"Only those who attempt the absurd will achieve the impossible.  I think it's in my basement - let me go upstairs and check." ( M.C. Escher. It's a pity the late Maurice Escher is not still around, or we could ask him to go upstairs to his basement and bring back a plan to get a Brexit deal which will please everyone through the House of Commons …)

The latest Brexit amendment

If I had been elected to parliament I would have signed and voted for this amendment which has been tabled in the House of Commons:

Quote of the day 25th March 2019


Brexit update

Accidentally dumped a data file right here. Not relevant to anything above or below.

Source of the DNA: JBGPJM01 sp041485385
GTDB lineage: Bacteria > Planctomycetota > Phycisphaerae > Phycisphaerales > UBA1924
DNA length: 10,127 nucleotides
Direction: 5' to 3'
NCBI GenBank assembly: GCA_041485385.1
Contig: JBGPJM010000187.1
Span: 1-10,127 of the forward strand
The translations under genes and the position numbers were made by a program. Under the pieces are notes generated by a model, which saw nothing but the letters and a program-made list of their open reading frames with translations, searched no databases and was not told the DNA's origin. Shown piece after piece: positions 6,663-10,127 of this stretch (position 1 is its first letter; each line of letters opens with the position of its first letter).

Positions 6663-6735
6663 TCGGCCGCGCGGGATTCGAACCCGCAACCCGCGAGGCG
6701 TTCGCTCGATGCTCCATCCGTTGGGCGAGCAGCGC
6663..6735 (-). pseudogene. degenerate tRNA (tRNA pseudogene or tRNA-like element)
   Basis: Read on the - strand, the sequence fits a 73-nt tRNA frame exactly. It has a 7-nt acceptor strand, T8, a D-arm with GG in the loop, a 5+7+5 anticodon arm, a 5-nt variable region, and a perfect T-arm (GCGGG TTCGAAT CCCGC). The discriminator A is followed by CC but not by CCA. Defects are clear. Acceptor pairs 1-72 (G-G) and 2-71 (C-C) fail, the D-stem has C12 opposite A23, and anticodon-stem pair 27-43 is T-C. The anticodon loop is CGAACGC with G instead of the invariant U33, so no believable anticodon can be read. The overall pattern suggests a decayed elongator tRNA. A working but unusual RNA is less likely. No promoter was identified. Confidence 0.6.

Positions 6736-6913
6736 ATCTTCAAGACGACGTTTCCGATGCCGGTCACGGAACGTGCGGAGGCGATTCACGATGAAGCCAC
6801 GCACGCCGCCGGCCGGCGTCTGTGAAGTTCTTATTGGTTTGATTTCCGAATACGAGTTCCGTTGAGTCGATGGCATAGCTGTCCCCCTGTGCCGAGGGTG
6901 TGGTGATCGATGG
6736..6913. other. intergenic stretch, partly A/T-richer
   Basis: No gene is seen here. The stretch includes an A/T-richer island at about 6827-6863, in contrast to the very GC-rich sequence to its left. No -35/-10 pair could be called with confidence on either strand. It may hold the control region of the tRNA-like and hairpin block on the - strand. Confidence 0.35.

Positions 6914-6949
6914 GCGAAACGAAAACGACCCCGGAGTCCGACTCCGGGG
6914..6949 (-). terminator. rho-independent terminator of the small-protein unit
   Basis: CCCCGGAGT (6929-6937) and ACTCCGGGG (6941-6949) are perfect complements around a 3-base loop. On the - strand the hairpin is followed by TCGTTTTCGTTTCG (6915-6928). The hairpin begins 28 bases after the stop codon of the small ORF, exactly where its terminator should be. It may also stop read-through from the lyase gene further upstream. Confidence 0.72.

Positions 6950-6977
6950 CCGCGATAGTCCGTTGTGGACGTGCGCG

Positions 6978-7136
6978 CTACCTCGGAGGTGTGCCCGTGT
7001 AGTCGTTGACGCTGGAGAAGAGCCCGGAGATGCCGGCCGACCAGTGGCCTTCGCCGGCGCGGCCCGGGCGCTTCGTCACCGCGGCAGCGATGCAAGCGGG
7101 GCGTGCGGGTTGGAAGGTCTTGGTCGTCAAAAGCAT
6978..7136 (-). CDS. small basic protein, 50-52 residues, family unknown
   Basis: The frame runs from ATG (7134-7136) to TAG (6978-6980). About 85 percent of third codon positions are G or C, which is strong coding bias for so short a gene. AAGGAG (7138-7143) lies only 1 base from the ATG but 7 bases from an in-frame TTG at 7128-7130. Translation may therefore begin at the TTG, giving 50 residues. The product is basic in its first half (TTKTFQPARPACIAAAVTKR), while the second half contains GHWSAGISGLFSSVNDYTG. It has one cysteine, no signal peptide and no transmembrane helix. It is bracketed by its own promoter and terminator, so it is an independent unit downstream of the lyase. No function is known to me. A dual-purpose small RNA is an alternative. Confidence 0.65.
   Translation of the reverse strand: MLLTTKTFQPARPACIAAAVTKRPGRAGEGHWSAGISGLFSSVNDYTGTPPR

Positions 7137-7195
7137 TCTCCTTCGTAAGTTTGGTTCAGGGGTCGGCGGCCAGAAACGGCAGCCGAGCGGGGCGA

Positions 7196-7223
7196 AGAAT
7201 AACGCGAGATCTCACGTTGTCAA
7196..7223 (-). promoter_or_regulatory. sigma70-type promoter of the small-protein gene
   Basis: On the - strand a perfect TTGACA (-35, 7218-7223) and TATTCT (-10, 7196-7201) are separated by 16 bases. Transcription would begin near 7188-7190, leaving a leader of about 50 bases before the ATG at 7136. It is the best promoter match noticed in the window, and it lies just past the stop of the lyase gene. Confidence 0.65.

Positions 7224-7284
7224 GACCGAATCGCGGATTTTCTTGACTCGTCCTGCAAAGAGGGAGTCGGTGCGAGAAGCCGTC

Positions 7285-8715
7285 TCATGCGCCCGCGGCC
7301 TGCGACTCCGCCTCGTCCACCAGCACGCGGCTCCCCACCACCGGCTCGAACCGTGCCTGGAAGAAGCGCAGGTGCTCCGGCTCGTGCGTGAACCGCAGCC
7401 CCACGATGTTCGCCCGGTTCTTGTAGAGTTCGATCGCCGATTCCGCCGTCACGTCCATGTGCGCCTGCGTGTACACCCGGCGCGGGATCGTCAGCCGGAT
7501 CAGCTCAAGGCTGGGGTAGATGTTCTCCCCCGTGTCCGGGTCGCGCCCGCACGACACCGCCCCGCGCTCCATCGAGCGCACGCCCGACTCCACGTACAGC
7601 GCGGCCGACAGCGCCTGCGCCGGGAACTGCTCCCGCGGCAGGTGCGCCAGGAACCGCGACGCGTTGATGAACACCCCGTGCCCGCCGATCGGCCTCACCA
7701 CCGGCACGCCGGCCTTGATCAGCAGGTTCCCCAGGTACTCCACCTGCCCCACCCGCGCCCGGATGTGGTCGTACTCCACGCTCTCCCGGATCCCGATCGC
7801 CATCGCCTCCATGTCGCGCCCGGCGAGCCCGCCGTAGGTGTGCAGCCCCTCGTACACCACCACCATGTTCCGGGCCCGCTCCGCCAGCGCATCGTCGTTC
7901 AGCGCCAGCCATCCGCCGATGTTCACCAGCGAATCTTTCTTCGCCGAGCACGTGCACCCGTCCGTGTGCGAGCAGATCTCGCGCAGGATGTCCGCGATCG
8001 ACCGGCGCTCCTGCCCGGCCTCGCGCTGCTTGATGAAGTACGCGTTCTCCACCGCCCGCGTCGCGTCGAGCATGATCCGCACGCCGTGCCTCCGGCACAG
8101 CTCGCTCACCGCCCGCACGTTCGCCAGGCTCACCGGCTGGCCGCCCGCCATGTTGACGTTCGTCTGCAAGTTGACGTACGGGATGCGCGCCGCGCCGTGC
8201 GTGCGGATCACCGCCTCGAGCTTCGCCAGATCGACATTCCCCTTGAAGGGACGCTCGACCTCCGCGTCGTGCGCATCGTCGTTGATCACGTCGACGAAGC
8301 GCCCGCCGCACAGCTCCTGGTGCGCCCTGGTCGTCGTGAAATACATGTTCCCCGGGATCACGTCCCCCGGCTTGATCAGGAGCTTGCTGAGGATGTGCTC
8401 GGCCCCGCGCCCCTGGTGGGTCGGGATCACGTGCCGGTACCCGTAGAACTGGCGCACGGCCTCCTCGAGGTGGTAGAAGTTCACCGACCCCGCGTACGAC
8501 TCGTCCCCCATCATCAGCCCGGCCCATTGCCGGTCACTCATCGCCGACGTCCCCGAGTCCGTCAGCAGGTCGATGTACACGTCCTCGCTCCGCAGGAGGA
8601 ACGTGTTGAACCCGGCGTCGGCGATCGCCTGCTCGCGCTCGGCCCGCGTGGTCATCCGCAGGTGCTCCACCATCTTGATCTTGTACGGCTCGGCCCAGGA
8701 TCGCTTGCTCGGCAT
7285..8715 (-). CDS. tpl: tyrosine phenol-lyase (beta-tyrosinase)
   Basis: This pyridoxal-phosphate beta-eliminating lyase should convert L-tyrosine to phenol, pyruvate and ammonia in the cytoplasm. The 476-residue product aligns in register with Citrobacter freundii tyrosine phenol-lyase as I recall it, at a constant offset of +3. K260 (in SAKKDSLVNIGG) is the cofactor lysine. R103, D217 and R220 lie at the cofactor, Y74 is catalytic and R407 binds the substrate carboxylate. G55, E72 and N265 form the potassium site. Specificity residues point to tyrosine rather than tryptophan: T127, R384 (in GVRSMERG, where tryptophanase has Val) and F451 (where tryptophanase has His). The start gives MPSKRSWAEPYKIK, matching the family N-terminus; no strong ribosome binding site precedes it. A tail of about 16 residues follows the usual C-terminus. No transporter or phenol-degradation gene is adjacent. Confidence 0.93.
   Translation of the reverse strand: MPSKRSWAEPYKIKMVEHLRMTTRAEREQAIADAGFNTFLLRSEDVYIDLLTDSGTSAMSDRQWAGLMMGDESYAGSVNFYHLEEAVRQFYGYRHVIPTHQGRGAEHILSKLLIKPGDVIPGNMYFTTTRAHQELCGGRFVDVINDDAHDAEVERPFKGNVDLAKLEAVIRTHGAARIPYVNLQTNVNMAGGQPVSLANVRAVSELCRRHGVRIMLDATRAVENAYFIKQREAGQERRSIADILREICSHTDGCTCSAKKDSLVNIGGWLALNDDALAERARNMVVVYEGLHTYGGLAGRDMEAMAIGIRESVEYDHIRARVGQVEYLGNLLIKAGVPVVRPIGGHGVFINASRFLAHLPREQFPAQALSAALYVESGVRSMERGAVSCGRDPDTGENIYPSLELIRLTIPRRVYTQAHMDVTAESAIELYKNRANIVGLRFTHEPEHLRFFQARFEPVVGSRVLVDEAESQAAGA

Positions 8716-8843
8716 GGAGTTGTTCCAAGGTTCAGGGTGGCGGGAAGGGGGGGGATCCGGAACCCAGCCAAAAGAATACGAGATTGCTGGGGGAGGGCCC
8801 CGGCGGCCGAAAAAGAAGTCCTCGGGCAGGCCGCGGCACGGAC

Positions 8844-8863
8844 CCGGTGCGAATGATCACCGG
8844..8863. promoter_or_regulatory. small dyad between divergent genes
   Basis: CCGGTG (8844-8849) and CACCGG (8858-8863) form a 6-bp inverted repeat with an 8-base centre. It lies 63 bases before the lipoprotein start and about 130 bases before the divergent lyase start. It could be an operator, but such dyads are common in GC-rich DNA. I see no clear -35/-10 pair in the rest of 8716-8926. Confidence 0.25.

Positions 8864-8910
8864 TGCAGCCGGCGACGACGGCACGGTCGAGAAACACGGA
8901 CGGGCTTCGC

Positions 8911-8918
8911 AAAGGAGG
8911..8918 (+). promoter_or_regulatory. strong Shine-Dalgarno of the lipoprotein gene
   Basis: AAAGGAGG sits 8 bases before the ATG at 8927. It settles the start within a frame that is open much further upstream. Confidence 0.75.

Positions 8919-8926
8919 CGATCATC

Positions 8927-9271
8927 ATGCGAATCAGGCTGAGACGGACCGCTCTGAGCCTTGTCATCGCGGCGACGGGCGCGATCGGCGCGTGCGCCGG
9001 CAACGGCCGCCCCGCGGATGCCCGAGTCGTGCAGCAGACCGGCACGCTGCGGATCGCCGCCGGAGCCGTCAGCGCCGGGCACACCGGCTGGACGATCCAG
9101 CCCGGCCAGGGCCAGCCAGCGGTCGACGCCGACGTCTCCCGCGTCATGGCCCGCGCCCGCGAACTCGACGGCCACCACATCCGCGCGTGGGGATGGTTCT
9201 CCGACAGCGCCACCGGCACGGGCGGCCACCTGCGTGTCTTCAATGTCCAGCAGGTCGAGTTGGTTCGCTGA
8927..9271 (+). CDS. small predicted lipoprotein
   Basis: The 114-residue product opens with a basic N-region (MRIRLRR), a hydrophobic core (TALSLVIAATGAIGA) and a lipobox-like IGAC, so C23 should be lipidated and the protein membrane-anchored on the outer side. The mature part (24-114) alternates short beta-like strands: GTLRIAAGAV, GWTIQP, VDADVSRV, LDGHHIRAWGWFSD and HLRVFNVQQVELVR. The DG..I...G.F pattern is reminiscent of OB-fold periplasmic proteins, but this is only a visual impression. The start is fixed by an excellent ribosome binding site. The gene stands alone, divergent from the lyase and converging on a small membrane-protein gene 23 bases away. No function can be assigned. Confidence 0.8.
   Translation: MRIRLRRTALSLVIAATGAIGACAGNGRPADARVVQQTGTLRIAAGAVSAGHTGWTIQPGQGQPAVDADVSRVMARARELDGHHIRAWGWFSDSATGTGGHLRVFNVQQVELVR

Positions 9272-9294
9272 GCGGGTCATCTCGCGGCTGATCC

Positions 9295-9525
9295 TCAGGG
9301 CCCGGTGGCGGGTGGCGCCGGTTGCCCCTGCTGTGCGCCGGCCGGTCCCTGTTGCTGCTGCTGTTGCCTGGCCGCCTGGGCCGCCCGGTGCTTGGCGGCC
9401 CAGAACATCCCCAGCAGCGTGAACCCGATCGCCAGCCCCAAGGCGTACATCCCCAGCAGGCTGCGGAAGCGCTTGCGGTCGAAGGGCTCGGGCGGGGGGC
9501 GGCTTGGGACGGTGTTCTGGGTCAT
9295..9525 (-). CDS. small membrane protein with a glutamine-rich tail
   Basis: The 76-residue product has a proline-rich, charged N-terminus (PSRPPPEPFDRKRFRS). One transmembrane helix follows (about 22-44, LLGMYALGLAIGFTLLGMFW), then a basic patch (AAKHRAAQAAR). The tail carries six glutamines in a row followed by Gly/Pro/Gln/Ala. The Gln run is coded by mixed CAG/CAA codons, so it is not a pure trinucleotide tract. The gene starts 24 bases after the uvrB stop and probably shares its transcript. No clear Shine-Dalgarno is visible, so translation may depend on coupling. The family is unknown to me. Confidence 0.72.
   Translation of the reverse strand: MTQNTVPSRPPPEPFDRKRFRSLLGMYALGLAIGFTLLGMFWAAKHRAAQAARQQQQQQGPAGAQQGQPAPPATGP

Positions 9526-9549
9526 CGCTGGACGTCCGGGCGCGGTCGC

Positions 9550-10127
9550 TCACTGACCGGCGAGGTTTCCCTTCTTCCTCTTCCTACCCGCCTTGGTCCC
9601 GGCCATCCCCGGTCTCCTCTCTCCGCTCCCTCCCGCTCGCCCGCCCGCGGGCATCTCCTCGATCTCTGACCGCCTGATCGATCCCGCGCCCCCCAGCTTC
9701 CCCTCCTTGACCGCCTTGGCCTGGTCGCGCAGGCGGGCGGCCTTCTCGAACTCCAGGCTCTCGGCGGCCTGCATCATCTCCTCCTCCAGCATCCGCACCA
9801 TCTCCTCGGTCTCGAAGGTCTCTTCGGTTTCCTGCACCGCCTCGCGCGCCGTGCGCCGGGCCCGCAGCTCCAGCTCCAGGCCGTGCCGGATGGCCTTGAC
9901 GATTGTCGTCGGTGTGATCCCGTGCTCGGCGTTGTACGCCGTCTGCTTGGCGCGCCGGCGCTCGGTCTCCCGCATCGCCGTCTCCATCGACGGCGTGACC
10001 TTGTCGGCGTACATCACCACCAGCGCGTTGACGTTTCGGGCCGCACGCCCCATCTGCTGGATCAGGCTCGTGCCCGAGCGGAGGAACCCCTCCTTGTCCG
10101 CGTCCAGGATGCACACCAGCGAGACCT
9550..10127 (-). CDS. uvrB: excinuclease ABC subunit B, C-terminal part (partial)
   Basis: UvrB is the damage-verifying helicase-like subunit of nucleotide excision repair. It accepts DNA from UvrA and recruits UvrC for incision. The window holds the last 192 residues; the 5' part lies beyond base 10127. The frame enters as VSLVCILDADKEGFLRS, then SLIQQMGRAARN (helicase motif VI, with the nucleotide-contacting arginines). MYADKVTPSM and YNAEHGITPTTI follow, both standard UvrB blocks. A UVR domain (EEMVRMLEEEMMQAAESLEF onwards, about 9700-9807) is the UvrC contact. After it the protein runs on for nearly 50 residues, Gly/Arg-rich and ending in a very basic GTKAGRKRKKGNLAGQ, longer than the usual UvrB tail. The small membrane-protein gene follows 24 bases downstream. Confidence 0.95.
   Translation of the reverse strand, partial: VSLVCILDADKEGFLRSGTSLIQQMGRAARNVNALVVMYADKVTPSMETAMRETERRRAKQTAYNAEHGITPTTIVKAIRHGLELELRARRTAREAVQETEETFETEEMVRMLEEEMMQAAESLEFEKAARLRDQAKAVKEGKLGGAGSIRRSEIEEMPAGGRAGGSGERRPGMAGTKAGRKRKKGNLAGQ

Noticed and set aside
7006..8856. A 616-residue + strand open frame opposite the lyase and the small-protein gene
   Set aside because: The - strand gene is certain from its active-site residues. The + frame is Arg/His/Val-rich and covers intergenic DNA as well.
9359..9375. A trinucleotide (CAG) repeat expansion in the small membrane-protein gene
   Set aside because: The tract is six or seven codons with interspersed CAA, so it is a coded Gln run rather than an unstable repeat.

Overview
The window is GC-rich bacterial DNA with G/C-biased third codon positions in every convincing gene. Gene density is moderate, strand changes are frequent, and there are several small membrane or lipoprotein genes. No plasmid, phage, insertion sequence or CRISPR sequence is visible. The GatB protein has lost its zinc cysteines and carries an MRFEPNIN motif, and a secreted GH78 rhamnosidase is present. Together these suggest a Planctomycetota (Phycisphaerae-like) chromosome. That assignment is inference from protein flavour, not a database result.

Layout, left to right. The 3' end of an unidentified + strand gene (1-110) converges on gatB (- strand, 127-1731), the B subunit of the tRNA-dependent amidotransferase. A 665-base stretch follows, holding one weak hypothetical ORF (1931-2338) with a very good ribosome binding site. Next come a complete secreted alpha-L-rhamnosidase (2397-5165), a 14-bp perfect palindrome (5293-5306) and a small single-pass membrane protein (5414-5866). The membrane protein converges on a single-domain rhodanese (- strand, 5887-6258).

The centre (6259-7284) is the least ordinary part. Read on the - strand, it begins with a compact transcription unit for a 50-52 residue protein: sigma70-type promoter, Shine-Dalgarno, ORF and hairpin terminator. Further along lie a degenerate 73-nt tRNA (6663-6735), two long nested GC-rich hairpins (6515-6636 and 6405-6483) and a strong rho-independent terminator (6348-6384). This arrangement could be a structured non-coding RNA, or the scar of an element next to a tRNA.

In just under two months Britain could be out of the European Union. If Parliament comes together and backs the Brexit deal we will leave the EU by 22 May. We will finally be on a path that will allow us to pursue our own trade deals and set our own skills based immigration policy. We would be able to take back control over our fishing waters and our farming policy, set our own laws and spend the vast sums of money we currently send to Brussels on our priorities like the NHS and schools. If Parliament doesn’t back the deal there are only three possible outcomes: Parliament could stop Brexit altogether – despite their election promises to respect the referendum  revoking Article 50 is supported by some Labour MPs, and this is also the policy of the SNP and Liberal Democrats. Others want to try to stop Brexit by holding a second referendum.  Britain could leave the European Union without a deal . However, given the large majority in the House of Commons against no deal, the